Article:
Will Nokia and Microsoft Win With Windows Phone 7? Not

by Sam Dean - Mar. 30, 2011Comments (2)

From the time Nokia announced that it is tying its smartphone fortunes to Microsoft's Windows Phone 7 platform, expressions of shock have abounded, and we have written about why there may be problems with this hookup, especially as Apple's mobile OS and Android are taking on so much momentum. According to market researchers at IDC, though, Microsoft's Windows Phone 7 platform is poised to overtake Apple's iPhone platform in the smartphone market by 2015, and Nokia's support of Microsoft's platform is expected to be a key reason why. This forecast misses the mark in several ways.

Specifically, IDC predicts that by 2015, Android will lead the smartphone market with 45.4 percent market share, Apple's iOS platform will have only 15.3 percent share, and Microsoft's Windows Phone 7 platform will have 20.9 percent share. While the prediction that Android will have leading market share is already playing out, it's unlikely that Nokia's deal with Microsoft is going to propel Windows Phone 7 beyond Apple's platform. According to IDC's statement:

"Nokia's recent announcement to shift from Symbian to Windows Phone will have significant implications for the smartphone market going forward. 'Up until the launch of Windows Phone 7 last year, Microsoft has steadily lost market share while other operating systems have brought forth new and appealing experiences,' [said researcher Ramon Llamas]. 'The new alliance brings together Nokia's hardware capabilities and Windows Phone's differentiated platform. We expect the first devices to launch in 2012. By 2015, IDC expects Windows Phone to be number 2 operating system worldwide behind Android."

 In all likelihood, IDC bases this forecast on the concept that business users will adopt Windows Phone 7 in droves, to run Office applications and stay tied to the Windows-centric platforms they run on servers, desktops and laptops. The forecast is also likely to have roots in Nokia's still hefty market share in the overall smartphone market.

If this scenario were going to play out, we would already be seeing strong Windows Phone 7 momentum, but the platform has been available for six months, and the early signs of enthusiasm from developers that were seen with both the iPhone and Android aren't being seen.  The Symbian Foundation and Nokia missed the boat badly in failing to deliver an open source smartphone platform on a timely basis, as we've noted before. In a market as competitive as the smartphone market, that single misstep ceded eventual market share leadership to Android. Meanwhile, the iPhone has a flourishing application ecosystem that Microsoft's platform can't come close to competing with.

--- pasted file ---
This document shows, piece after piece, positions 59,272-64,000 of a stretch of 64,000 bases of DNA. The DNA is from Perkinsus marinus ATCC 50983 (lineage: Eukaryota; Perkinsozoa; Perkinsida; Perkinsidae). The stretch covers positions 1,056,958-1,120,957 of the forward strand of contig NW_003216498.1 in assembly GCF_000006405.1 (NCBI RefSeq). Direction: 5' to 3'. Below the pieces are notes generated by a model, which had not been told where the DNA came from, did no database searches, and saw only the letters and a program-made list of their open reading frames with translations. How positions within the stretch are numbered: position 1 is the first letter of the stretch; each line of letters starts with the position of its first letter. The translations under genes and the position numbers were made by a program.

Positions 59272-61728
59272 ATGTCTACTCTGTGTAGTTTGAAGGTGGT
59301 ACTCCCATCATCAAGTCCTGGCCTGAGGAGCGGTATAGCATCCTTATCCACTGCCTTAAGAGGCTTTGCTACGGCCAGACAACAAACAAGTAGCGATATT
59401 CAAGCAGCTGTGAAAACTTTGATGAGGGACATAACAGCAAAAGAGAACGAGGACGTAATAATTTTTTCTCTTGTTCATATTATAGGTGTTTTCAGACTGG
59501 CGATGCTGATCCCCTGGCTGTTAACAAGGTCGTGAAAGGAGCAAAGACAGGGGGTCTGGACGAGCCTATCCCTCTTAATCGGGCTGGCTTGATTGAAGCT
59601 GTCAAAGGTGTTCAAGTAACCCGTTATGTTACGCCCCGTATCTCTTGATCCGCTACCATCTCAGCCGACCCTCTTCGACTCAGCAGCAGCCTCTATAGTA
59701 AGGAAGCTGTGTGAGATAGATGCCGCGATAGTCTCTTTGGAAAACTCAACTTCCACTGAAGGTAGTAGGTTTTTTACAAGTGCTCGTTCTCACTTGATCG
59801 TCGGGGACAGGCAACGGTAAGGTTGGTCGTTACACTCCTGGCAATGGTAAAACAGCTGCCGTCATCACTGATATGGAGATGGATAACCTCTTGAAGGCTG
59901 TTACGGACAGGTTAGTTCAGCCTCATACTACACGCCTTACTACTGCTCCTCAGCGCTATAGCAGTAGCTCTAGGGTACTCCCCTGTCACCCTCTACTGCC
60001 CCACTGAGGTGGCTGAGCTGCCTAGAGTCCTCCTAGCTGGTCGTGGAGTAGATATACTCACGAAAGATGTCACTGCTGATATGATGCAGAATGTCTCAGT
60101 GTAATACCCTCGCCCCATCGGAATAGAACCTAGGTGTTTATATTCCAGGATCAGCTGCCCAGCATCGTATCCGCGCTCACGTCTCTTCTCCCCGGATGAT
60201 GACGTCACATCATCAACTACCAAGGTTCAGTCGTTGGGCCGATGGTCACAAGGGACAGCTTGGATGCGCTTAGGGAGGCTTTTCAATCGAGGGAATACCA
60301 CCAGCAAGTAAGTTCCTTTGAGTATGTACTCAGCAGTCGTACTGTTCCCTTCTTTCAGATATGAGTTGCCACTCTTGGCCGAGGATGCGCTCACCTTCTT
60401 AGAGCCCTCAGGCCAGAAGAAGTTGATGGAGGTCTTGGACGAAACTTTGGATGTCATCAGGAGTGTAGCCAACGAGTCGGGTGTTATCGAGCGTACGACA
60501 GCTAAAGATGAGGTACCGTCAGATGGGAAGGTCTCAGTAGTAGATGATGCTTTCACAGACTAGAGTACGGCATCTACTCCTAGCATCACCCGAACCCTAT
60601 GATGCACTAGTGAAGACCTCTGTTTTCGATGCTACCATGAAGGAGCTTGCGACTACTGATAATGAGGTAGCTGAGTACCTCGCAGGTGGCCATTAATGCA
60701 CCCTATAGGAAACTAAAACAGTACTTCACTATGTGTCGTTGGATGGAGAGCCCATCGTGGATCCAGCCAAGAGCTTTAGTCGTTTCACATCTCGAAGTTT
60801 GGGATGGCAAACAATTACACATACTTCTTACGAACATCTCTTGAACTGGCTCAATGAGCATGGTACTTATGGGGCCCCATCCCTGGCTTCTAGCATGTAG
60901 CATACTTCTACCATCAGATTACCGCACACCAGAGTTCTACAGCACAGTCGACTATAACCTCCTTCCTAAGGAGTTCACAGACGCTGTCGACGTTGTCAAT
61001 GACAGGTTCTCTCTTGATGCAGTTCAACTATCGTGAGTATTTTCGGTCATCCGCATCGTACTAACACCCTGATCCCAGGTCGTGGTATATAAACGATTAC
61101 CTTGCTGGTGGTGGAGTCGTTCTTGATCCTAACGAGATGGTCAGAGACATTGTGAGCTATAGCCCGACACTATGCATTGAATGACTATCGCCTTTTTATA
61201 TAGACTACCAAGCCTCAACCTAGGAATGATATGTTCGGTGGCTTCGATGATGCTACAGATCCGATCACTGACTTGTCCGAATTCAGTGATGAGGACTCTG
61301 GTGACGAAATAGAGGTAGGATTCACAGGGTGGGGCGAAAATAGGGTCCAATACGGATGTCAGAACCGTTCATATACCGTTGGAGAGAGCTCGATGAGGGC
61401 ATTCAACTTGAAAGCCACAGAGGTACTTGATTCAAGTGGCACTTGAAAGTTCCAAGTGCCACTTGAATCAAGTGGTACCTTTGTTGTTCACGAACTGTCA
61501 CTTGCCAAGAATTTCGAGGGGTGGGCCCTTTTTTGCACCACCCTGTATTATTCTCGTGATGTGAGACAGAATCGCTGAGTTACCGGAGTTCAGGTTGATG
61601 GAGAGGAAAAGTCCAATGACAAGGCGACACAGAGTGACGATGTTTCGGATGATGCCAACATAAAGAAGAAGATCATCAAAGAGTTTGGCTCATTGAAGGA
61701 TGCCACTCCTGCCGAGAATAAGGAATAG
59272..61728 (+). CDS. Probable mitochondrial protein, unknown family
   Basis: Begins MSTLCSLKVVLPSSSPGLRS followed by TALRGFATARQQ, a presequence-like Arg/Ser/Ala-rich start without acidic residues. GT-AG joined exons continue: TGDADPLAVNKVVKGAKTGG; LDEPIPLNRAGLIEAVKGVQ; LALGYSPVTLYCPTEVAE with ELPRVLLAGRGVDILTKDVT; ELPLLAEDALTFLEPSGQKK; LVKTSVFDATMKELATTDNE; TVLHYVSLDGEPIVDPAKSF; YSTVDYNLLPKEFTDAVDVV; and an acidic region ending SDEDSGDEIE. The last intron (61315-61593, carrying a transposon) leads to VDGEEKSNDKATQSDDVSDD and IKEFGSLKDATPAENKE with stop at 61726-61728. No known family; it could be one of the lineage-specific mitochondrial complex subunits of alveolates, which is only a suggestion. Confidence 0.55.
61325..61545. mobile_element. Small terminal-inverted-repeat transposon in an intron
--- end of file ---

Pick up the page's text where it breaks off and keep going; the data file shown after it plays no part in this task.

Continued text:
IDC's rosy forecast for the Microsoft/Nokia hookup seems off base, and we outlined several of the reasons why, here, when the deal was first announced, beginning by noting that the deal between the two companies came too late.

 

 



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2 Comments
 

You may be missing that Xbox Live has 30 million members. (that is all ipads sold) and the trend to social localized gaming like foursquare.


What if... 30 million X-Box Live gamers suddenly go gaming around you with new localized social gaming apps. A marketeers wet dream.


Combine that with further Windows integration... (and Windows Live)


You also missed that the MS app markt grew faster than any other app market due to pretty easy to use free Visual Studio tools.


And that the Phone 7 platform is rolled out in phases e.g. the dutch version still will take some months before developers kick of there.


I think they will get 33% of marketshare or more.


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"You also missed that the MS app markt grew faster than any other app market due to pretty easy to use free Visual Studio tools."


Really this was preexisting applications most traced to failed .net websites. We have seen battles like this before. Lets dream up some magical area were we are doing better.


RIM is currently doing what MS did at the start of the desktop battle. With OS/2 emulation, Posix emulation and so on.


Is the any particular reason why a emulator to run WP7 apps could not appear on RIM or Android. Remember this emulator could be coming from a country where software patents don't apply.


Basically its a foolish presume that Nokia + MS will equal progress for WP7.


Already Nokia is finding WP7 is lacking in international support and other key areas. There is a big risk that Nokia still might find that WP7 is more expensive than Meego. The idea of going WP7 was to save money not to have to spend heck loads fixing it up.


The gun in lets emulate the competing platform has already been fired by RIM. Question is will any others join in on that battle. So going down the path that lead to 1 OS being dominate on the desktop.


0 Votes
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